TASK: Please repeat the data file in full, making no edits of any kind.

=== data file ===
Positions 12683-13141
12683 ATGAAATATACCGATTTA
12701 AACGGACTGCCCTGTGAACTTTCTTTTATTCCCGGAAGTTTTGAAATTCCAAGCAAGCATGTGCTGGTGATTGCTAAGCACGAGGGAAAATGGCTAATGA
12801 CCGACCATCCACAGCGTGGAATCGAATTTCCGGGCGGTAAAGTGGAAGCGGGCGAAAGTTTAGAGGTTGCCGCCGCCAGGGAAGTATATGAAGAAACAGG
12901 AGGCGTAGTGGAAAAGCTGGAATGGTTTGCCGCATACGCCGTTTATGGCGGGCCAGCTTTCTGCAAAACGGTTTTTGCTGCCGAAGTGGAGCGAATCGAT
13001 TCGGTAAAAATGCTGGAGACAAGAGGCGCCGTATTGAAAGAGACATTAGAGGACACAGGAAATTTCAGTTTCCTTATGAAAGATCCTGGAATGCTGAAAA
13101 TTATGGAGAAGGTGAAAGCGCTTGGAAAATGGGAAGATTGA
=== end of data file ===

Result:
Positions 12683-13141
12683 ATGAAATATACCGATTTA
12701 AACGGACTGCCCTGTGAACTTTCTTTTATTCCCGGAAGTTTTGAAATTCCAAGCAAGCATGTGCTGGTGATTGCTAAGCACGAGGGAAAATGGCTAATGA
12801 CCGACCATCCACAGCGTGGAATCGAATTTCCGGGCGGTAAAGTGGAAGCGGGCGAAAGTTTAGAGGTTGCCGCCGCCAGGGAAGTATATGAAGAAACAGG
12901 AGGCGTAGTGGAAAAGCTGGAATGGTTTGCCGCATACGCCGTTTATGGCGGGCCAGCTTTCTGCAAAACGGTTTTTGCTGCCGAAGTGGAGCGAATCGAT
13001 TCGGTAAAAATGCTGGAGACAAGAGGCGCCGTATTGAAAGAGACATTAGAGGACACAGGAAATTTCAGTTTCCTTATGAAAGATCCTGGAATGCTGAAAA
13101 TTATGGAGAAGGTGAAAGCGCTTGGAAAATGGGAAGATTGA